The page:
What is there to say for a Christ-follower on a day where, in a 5-4 vote, the Supreme Court of our land has approved the change of a definition of marriage? This definition is measured not in decades or centuries, but in millenia — even according to some of the same justices who voted for the legalization of gay marriage.
What to say on a day when my WordPress blog editor has a rainbow banner across the top… when Ben & Jerry’s has a new Ice Cream flavor to celebrate… when American Airlines, Youtube and Google (& dozens of other companies) join in celebration?
What to say on a day when some Christians are angry, others are despairing, and others are resigned?
What to say on a day when, before the proverbial ink dried on the Supreme Court opinions, HuffPost’s Gay Voices editor (yes, they have one of those) said this:
“We can pass all of the laws we want and talk about public policy until we run out of air, but until our society stops thinking of queer people as deviant or corrupt or sinful or in any way less than non-queer people, nothing is going to change… It’s only after we’ve challenged and changed the most basic and fundamental viewpoints about who we are that we can really begin to think about true liberation and true equality.”
Did you catch it? True freedom for the LGBT community can only be found when Christians stop thinking they are sinful. Their fight only stops then. This is what insightful Christians have understood: that this was never the “final” battle — it was the first one.
How can Christians respond? Here are a few thoughts:
1. Love, love, love.
We have to show and demonstrate the love of God toward those in the LGBT community in every way possible. Love demands that we treat them with respect, treat them as we would want to be treated. I would gladly bake a cake for a gay couple. I would not do it for their wedding, but I would gladly bake a cake for them… and cookies. And mow their lawn. And feed their dog while they’re gone on vacation. And have them over for barbecue.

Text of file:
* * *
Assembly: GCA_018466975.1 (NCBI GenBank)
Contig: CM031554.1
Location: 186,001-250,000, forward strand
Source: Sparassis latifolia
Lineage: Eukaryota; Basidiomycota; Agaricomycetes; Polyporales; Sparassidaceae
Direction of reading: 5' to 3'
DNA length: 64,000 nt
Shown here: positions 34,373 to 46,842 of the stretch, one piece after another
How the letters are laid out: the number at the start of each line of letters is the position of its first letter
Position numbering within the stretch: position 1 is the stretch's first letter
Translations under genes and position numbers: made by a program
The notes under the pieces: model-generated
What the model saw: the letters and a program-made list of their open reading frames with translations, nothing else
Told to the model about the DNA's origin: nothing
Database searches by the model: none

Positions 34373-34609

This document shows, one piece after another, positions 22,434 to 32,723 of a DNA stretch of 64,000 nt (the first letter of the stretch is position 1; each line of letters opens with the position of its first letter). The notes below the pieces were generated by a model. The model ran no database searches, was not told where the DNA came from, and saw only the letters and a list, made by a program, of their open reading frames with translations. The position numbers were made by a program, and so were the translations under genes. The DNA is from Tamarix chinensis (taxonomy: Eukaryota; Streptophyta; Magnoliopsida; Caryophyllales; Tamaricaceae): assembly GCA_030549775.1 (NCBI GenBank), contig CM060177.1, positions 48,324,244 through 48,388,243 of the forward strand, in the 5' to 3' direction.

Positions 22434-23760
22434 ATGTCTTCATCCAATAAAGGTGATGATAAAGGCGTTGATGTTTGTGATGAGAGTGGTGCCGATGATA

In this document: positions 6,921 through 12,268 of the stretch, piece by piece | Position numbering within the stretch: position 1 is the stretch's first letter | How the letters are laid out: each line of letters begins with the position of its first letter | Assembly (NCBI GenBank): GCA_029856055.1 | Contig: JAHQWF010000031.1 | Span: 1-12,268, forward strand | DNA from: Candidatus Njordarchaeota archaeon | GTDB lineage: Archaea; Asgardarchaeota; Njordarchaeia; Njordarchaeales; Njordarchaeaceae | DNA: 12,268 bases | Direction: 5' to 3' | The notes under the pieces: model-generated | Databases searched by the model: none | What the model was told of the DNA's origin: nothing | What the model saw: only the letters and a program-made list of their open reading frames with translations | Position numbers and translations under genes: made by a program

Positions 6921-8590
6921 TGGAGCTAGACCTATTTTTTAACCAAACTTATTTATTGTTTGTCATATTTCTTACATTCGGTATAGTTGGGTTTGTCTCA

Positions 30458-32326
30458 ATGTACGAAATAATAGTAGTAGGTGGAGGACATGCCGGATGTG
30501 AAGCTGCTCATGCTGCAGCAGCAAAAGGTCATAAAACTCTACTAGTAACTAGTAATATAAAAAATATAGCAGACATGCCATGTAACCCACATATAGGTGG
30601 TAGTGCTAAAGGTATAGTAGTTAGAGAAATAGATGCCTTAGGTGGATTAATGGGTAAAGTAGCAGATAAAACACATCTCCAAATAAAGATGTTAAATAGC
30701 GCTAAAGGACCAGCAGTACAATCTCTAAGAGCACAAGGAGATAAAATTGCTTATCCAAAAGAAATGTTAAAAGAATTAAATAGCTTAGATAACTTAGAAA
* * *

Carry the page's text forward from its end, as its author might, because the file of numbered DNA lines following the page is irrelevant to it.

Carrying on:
Love also demands that we tell them the truth. Sexual activity outside of marriage is wrong.
2. Deep, humble repentance.
We have devalued marriage as a society… and as a Church. The divorce rates within our walls have been higher than they should. Guidance on married sexuality has not been clear and holistic, and has not adequately helped people of faith cope with the results of the Sexual Revolution. We have not provided the tools of conversation, the authoritative teaching about the glories of sexuality in God’s intended boundaries.
Pornography use is rampant within the church, and few are really addressing it. Some man (or woman) in your church is trapped by pornography, and has wrestled with the private pain and guilt for years, not knowing whom they could tell. Another has found pornography on their spouse’s phone or laptop and has no idea how to respond, and is suffering in silence. When was the last time you heard a sermon which frankly, lovingly dealt with this issue and offered guidance, grace and hope?
We have failed to adequately deal with abuse and molestation with grace and truth. We have failed to face up to and help heal the brokenness that occurs to the victim. We have failed to have the conversations necessary to lovingly & justly deal with the perpetrators.